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China Cracks Down on Christmas Celebrations, Bans Protestant Services

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Zhuanghe Bus Station, China

Zhuanghe Bus Station, China. Photo: Yoshi Canopus.

China’s atheist ruling Communist Party remains uneasy about the public celebration of Christmas, placing restrictions on events to mark the festival, which is seen by the powers that be as a dangerous foreign import, Christians told RFA in recent interviews.

In the eastern province of Zhejiang, which has a large Protestant population, a hotel was forced to cancel two Christmas services planned by local churches on its premises after it received a warning from the government.

A Protestant “house church” had reserved the conference hall at the Chaowang Hotel in Zhejiang’s provincial capital, Hangzhou, staff and religious rights activists said.

“We can’t host these sorts of activities, because now there are very tight restrictions in place,” an employee who answered the phone at the Chaowang Hotel told RFA.

“We are unable to host such meetings for the time being, and any that have been previously booked will have to be canceled,” the employee said. “We’re not doing them any more, because anything religious is too sensitive.”

According to the U.S.-based Christian rights group ChinaAid, the hotel had been directly ordered by local officials not to host any religious activities, in spite of the fact that the same church had used the venue for Christmas services in previous years.

The move to stop the house church from meeting follows a prolonged cross demolition program in the past year or so by authorities in Zhejiang province.

Authorities in Zhejiang have recently moved to prevent unofficial “house churches” from meeting, and have also banned all forms of religious activity in hospitals, in an ongoing crackdown targeting the region’s burgeoning Protestant Christian community.

‘Hostile Western forces’

The demolition of “illegal” Christian crosses from the roofs of churches came amid growing resistance from local believers, but was billed as a civic pride and building safety campaign in official media.

Zhejiang has been lauded by the party’s ideological arm, the United Front Work Department, for “tackling … the difficult-to-tackle problems, grasping norms, strong management and promoting harmony and stability,” according to a report on the official website of the State Administration for Religious Affairs.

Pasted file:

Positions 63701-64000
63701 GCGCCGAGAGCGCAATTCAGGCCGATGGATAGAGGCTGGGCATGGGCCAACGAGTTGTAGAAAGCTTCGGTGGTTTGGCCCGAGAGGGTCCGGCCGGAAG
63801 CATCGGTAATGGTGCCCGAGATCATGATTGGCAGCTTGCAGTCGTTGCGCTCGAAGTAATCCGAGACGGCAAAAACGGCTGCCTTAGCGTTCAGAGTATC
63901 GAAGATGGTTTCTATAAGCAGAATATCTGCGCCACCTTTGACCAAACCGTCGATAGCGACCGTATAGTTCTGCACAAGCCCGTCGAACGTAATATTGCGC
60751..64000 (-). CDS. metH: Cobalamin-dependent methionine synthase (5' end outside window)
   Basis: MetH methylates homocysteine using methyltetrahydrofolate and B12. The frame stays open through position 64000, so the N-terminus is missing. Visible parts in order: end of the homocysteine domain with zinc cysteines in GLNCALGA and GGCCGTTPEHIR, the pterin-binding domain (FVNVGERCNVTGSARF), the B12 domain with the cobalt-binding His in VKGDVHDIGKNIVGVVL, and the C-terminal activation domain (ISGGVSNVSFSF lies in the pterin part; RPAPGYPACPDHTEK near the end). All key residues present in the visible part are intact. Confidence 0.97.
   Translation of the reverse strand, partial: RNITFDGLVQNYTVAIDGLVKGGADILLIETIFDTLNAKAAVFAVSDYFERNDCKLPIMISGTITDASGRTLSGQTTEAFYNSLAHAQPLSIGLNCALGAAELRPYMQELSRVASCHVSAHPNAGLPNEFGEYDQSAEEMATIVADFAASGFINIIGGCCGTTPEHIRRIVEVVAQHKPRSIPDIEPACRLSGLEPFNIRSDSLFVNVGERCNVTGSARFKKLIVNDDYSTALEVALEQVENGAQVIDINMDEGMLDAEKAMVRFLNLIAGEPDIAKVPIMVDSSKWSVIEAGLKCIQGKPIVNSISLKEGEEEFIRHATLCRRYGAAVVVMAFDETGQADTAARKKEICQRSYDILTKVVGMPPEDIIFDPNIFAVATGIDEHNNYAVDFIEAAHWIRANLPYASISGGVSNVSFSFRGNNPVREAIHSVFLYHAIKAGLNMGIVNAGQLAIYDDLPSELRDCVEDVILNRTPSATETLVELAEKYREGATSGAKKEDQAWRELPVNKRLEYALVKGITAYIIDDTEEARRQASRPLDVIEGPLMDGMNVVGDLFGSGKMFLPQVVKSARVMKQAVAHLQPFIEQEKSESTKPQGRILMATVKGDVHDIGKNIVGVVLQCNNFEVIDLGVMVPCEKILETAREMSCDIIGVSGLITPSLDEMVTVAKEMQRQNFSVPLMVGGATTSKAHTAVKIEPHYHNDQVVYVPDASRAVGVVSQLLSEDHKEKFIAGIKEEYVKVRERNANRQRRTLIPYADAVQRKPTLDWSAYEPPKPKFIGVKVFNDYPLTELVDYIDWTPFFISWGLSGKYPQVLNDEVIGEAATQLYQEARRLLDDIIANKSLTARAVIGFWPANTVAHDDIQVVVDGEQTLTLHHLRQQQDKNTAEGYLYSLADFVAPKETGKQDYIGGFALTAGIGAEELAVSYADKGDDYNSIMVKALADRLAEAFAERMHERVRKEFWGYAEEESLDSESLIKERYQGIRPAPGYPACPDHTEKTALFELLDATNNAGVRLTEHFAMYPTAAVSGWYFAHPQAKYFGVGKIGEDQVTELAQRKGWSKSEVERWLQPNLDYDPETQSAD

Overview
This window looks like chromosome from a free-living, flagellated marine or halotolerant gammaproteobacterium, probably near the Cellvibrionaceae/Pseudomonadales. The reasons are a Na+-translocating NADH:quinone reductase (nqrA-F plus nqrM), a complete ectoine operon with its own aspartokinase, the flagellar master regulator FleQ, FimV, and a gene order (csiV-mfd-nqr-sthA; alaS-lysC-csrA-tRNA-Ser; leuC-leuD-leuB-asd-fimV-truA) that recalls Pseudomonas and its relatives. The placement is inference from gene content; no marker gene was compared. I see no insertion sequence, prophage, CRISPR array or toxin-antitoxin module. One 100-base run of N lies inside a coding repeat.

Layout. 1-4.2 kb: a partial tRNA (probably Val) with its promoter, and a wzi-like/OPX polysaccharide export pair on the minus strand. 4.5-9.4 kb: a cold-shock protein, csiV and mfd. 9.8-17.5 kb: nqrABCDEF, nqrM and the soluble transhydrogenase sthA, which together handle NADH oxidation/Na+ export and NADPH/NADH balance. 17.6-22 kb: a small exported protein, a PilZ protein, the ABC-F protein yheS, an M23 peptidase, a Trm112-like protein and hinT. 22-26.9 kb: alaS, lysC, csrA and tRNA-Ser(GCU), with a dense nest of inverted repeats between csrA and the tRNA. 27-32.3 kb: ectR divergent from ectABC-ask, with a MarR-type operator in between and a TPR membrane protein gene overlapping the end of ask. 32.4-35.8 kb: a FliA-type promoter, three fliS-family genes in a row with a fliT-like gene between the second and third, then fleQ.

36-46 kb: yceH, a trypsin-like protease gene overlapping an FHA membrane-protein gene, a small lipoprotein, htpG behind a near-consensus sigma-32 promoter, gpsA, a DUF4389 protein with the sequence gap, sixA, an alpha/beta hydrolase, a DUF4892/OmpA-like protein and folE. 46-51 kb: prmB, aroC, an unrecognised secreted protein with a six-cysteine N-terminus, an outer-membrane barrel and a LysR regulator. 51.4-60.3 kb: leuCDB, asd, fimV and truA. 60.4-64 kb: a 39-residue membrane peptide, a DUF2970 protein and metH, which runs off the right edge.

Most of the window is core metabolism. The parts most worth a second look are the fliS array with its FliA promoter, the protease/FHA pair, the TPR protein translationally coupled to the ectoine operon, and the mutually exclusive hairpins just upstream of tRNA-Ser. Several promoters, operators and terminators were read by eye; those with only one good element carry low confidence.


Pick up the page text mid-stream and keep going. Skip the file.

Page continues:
Meanwhile, the authorities view many forms of religion as dangerous foreign imports, with Zhejiang officials warning last year against the “infiltration of Western hostile forces” in the form of religion.

Zhang Mingxuan, president of the Chinese House Church Alliance, said the government takes similar actions to clamp down on Christian worship annually around Christmas.

“They have been holding their services in this hotel for more than a decade, because the government doesn’t allow religious gatherings in public places,” Zhang said.

“They use public safety and national security as an excuse for the ban, but they’re not talking about the safety and security of the general public; they mean the safety and security of their regime, of the Communist Party,” he said.

Beijing-based Protestant pastor Xu Yonghai, who heads the Beijing Sheng’ai Protestant Family Church Fellowship, said a nationwide crackdown on unofficial Christian worship has brought more Protestant believers under the watchful gaze of the state in recent years.

“At the beginning of the 1990s, the house churches would take out a lease on their place of worship, or hire out various venues for their Christmas celebrations,” Xu said.

“Back then, it was all done on the quiet, and the police would order the venue not to host the event if they found out about it,” he said.

“Nowadays, there’s less overall interference from the police, but this sort of thing still happens; it has happened to us, too,” he said.

Full story:

Reported by Lau Siu-fung for RFA’s Cantonese Service, and by He Ping for the Mandarin Service. Translated and written in English by Luisetta Mudie.

Copyright © 1998-2016, RFA. Used with the permission of Radio Free Asia, 2025 M St. NW, Suite 300, Washington DC 20036.

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